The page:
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DaveBrady.JPGBy David P. Brady, BSBA Finance ’86
CFA, CIC, President of Brady Investment Counsel LLC

There is significant debate in Washington over how the government can better regulate our private financial system. Of course the discussion has been spurred by the 2008 financial system crash, dissatisfaction most feel over being forced to bailout Wall Street, reports by the Wall Street Journal that nearly $1.0 billion in legal and advisory fees have been paid to settle the Lehman Brothers liquidation, and the recent projection certain Wall Street banks are on track to pay near record bonuses to employees this year.

The government cannot better regulate the financial system. There already exist plenty of good rules. The problem is that  they go unenforced. And practically thinking those rules really can’t be enforced. Not just for lack of manpower. But for the fact bank balance sheets are too big and complex for even the most sophisticated Wall Streeters to fully comprehend. Compound this with the fact executives all are not forthright in their disclosures concerning their businesses and risks and you have an impossible task. Did you know, Structured Investment Vehicles, or SIVs, are not mentioned in Citi’s 2006 annual report? Yet it was precisely high-risk investments like these that forced government bailout of the firm a mere 20 months after the 2006 report was issued. It is entirely unreasonable to expect a GS bureaucrat to understand the complexities of a large financial firm well enough to create and enforce meaningful rules designed to prevent the next disaster. Therefore the single most effective way to control risk in the financial system and more broadly, is to regulate executives by changing the way they are compensated.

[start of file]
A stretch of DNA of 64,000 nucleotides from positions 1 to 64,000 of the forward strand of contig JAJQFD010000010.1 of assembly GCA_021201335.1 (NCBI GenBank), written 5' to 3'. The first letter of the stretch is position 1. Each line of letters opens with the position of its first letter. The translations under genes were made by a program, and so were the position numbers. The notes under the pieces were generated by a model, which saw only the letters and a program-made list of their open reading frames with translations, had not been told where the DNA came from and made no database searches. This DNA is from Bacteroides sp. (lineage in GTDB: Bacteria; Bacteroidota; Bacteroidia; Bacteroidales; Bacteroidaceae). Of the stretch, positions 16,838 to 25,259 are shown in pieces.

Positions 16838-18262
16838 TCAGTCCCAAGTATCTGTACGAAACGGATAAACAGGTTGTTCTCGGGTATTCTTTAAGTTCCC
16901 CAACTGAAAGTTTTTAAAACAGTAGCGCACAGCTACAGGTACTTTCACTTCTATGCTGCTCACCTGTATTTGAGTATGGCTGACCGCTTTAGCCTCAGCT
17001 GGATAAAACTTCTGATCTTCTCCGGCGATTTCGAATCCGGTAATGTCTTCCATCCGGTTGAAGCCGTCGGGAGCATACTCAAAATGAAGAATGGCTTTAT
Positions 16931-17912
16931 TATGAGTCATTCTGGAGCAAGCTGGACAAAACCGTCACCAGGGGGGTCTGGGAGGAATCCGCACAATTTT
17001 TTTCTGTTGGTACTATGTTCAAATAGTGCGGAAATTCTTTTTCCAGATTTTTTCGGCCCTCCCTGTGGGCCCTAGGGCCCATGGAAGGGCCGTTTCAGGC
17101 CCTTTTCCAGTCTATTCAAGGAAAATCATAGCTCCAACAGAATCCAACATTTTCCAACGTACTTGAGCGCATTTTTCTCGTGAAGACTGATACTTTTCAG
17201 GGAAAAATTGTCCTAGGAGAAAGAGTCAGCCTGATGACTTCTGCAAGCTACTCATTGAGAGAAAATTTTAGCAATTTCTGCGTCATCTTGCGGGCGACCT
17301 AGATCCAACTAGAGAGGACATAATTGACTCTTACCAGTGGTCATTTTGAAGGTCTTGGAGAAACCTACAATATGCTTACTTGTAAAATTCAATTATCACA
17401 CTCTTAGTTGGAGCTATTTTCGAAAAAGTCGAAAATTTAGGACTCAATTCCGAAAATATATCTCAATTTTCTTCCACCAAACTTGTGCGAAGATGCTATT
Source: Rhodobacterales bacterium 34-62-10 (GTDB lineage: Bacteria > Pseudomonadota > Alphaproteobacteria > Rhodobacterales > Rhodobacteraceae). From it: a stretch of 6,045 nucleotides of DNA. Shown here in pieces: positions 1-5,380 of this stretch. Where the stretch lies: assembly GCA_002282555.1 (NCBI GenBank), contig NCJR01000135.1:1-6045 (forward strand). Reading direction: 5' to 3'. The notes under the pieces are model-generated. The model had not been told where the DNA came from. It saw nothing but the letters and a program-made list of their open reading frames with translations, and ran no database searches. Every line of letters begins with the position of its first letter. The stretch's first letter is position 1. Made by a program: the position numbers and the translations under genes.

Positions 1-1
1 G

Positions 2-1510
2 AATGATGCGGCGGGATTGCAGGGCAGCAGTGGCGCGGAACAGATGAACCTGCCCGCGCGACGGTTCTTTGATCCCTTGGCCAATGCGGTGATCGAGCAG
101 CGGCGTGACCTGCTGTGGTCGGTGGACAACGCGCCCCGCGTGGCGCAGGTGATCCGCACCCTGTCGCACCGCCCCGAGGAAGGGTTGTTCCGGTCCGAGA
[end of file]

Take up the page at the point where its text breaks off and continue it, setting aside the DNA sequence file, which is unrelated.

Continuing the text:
Why not simply require bank execs to draw a modest salary and receive the rest of their compensation in stock, not options, but directly purchased common stock that has already been issued and trades? Then we will see what risks they are willing to take when a big chunk of their “real” net worth is invested in the company’s common stock.

It is time for Boards all over to significantly change their management compensation models. A great big fat salary topped off by an embarrassing number of stock options is “heads I win, tails I win even bigger” for executives lucky enough to make it to the top. This type of comp scheme encourages risk taking beyond reasonably expected rewards. It does nothing, say again, nothing to protect and serve shareholders, which is the reason Boards exist in the first place.

Here is an interesting approximate fact: In the 1960s the average CEO made about 60 times minimum wage. Today that multiplier is 820. Since barley a dime’s worth of shareholder value has been created in this country since 1997, it is time to abandon the “greed-begets-riches-for-the-CEO” comp model in favor of something that better serves folks really taking the risk, the shareholders. Require the managers to become owners!

 
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